Making storable orange-fleshed sweetpotato purée a commercial reality
Orange-fleshed sweetpotato purée is a profitable and nutritious commercial product to meet urban consumers’ needs in Kenya.
Vitamin A deficiency is a serious problem in East Africa. Through the efforts of the International Potato Center (CIP) and its partners, many vitamin A-rich, orange-fleshed sweetpotato (OFSP) varieties have been made available to rural households. As Africa is rapidly urbanizing, more people want to buy food that is ready to eat or easy to prepare.
Earlier research in Rwanda demonstrated that OFSP purée (steamed, mashed roots) was an economically viable ingredient in baked products when the purée was produced and used in the same bakery. Between 2010 and 2014, CIP and the Rwanda Agricultural Board worked with a bakery, Urwibutso Enterprises, to make biscuits and donuts from sweetpotato purée. The bakery made its own purée and used the waste for animal feed at their piggery. However, most bakeries do not want to make purée or deal with the waste.
“The challenge for us as researchers was to develop a more complex market chain that could take orange-fleshed sweetpotatoes all the way from the field, through processing and baking, to reach consumers with bread that was rich in vitamin A,” noted Dr. Tawanda Muzhingi a food scientist at CIP. In 2014, the Center began to work with a wider range of value chain actors in Kenya to develop baked goods made with OFSP. During product development, the food technology specialist at Euro Ingredients Ltd. created improved OFSP bread, buns and cake recipes.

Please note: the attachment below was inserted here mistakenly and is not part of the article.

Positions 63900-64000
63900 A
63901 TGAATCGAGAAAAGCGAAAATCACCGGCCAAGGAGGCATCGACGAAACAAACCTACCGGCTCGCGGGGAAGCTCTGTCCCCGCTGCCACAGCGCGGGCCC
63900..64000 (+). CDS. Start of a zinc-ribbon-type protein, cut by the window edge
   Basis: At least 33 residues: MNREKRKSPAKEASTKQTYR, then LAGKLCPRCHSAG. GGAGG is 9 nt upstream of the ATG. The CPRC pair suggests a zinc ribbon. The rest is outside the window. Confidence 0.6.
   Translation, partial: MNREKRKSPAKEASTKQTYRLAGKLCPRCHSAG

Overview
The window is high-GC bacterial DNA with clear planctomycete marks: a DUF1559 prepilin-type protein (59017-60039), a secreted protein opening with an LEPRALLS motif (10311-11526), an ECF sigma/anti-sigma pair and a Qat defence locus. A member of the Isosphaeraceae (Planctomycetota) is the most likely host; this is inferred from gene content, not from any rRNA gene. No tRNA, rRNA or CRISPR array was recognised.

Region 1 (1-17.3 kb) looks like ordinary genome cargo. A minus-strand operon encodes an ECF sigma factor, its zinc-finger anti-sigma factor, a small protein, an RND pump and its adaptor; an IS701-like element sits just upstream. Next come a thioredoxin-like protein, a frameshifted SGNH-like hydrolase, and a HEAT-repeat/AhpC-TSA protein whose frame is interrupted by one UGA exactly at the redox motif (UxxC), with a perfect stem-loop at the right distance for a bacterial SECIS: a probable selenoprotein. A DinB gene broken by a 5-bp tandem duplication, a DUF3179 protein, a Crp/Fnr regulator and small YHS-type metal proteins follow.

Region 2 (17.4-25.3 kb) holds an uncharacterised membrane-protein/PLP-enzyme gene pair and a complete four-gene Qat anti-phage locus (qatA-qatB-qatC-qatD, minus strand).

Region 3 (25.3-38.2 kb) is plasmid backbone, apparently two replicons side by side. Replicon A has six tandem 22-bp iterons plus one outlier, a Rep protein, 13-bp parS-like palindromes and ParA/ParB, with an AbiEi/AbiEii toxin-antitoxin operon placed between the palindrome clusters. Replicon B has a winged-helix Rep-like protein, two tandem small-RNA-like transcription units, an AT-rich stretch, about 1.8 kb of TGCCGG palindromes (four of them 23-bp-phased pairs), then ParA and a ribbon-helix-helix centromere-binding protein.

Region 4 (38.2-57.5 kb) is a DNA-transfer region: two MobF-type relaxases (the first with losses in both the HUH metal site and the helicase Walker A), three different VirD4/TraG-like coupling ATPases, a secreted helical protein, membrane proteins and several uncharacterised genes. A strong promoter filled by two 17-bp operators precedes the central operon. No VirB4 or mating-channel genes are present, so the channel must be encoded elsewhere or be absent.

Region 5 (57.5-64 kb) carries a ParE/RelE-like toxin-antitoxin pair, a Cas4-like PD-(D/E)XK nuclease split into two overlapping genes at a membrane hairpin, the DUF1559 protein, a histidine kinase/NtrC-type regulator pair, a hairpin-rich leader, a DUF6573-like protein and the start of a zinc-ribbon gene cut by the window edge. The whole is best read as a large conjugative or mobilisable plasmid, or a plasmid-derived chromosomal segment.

Based on a CIP consumer assessment, Tuskys supermarket in Kenya agreed to sell products in some of its 56 stores, and Organi Ltd., a Kenyan bakery, agreed to produce the purée. Adding this actor made the value chain longer but was necessary to encourage the supermarket to bake with sweetpotato purée. In 2015, equipment was installed at the Organi factory and CIP recruited 334 sweetpotato growers, of whom two-thirds were women, to produce the roots. These were peeled by hand and shipped as frozen purée to Tuskys’ bakery in Nairobi.
The first OFSP bread was marketed in six branches of Tuskys in 2015 at a premium price (USD 10 cents above its regular bread), reaching 20 stores in 2016. The bread was well-received by consumers as a healthier alternative, good source of antioxidants and vitamin A – with two slices providing about 10% of the vitamin A requirements for adults.
Commercial development in 2016 focused on intensifying and improving the purée processing, by increasing output and reducing costs. The processing was improved with better washing and by introducing high fiber purée from unpeeled sweetpotato. This allowed Tuskys to sell 3,000 loaves of sweetpotato bread per day with a profit margin of 18%.
In 2017, CIP started working on a shelf-stable purée and researchers tested different doses of safe, locally available food preservatives, such as citric acid, to develop a vacuum-packed purée with a three-to-six-month shelf life that does not need refrigeration. This is important because keeping a cold chain is expensive in sub-Saharan Africa, and sweetpotato is often a seasonal crop, so the purée must be storable.
Dr. Jan Low, leader of the Sweetpotato for Profit and Health Initiative at CIP, explained that the greatest challenge is “getting all parts of the chain consistently flowing. If the purée processor does not have capital to risk up front, if the supermarket purchasing the purée delays significantly in paying for the product, the payments to farmers for their roots are delayed, which clearly is demotivating. Yet the owner is hesitant to take out loans to pay farmers up front until all is working. It is a classic chicken and egg problem.”
A key lesson from this is the importance of having a partnership with a private sector company, such as Organi, which is willing to adopt recommendations. Periodic feedback at all levels with the farmers and processors was crucial. Commercial OFSP purée production has been improved and is poised for profitable, larger-scale output. Baked goods rich in vitamin A will provide farmers with a guaranteed market for their produce while making healthy food available to consumers.
Photo: OFSP bakery goods are both profitable for producers and healther alternatives for consumers. Credit: CIP